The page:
After the very successful start of our trip and unexpectedly smooth hitch-hiking around Italy and Slovenia, and slightly less effortless (but still not that bad) hitch-hiking experience in Croatia, we were full of optimism entering Bosnia as we imagined it would go like a dream. Soon would we found out how wrong we’d been, but let me start from the very beginning…
We wanted to enter Bosnia & Herzegovina from its north-western corner, near Bihać, after visiting the breathtaking natural beauty of the UNESCO Natural Heritage Plitvice Lakes in Croatia. The early afternoon hitch-hike towards the border started horribly, which should have given us some indication about the rest of the journey, but we were still hopeful that after we crossed the border we’d enter a hitch-hiker’s heaven.
After being picked up by a man who we nearly begged to drive us merely 1 km, then standing in the baking heat for 2 hours at the edge of a village, we were scooped up by a local police car, who took us to a fork road, from where there were only a couple of kilometres to the long-awaited border. Then an elderly couple stopped for us and in a local language (hard to tell if it was Croatian or Bosnian) they promised to take us only to the border as they were quite scared of taking us across (as who knows what we might have had in our bags), but after a friendly conversation they took pity on us and drove us across the border to Bihać .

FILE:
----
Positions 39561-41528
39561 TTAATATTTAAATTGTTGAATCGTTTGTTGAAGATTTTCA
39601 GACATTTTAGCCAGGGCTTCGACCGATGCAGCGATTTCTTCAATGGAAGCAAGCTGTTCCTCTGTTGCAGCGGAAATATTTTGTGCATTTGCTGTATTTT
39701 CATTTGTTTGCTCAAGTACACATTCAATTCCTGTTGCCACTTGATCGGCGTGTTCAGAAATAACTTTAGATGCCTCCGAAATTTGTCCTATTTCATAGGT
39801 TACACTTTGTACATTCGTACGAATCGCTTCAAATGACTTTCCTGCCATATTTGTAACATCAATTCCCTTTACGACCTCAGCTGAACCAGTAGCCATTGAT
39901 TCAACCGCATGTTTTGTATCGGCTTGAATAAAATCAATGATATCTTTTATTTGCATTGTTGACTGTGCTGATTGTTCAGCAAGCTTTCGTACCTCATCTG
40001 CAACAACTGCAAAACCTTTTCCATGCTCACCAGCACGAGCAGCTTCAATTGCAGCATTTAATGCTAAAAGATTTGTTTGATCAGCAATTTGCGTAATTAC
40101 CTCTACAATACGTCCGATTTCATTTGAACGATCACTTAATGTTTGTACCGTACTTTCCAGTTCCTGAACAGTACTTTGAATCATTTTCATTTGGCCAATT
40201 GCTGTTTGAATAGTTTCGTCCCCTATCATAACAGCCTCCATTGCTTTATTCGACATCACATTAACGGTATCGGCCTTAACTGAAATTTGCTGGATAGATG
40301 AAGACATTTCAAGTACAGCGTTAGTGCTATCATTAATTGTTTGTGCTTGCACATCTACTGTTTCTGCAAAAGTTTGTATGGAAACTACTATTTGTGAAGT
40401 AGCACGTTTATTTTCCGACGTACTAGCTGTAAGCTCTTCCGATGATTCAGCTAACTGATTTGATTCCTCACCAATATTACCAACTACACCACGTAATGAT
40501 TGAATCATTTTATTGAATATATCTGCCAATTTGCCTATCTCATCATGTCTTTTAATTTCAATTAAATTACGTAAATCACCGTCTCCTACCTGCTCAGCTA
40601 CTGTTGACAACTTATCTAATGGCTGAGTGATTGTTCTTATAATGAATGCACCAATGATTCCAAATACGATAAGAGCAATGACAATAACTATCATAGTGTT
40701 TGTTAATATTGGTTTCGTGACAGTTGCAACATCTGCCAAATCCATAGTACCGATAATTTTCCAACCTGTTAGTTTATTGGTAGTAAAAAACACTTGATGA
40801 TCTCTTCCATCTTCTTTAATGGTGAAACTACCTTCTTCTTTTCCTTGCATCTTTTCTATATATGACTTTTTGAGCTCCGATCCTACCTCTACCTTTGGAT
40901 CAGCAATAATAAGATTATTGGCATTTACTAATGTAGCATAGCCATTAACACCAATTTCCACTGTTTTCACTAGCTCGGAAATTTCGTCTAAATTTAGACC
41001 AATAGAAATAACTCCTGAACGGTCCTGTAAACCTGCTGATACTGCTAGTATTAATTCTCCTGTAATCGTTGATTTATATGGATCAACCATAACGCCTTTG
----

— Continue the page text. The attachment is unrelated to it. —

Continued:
We were finally in Bosnia! It was already around 4 pm and we still had a long way to go, but that didn’t matter; the border crossing was hassle free and now we were in the land where hitch-hiking was easy again (or at least this is what HitchWiki told us).
The truth, however, soon hit us and after about 1 hour of standing and watching Bosnian cars drive past us, we realised that it wasn’t as easy as we had expected. There were many young people in empty cars or big vans, the road was straight so there was no confusion as to where we were going and the spot wasn’t dangerous for them to pull over so we couldn’t really figure out why nobody would stop.
After what seemed like an age we sat on the ground and hid from the sun under an umbrella, waving at the passing cars. All of a sudden a sports car schreeched to a halt, a young guy got out and asked us to get in, without even asking where we were going. We clambered in, explained where we wanted to go but they didn’t speak any English so we just spend the rest of the journey listening to heavy techno pumping from the speakers.
They left us in the middle of nowhere, on a narrow road in a beautiful canyon with high cliffs on each side and a river winding parallel to the road. Another hour or so of waiting and a car pulled up in the inlet where we were standing. I ran to speak to the driver and saw two middle-aged guys inside. They were on the phone and obviously didn’t stop for us because they didn’t even open the window when I approached the car. They were determined not to look at me for a minute or two, but I was equally determined as nothing else had stopped for ages, so I just stood there looking at them having a phone conversation. When they finished, they opened the window and asked me what I wanted. I explained we were hitch-hiking and they saw how desperate we were so they let us jump in.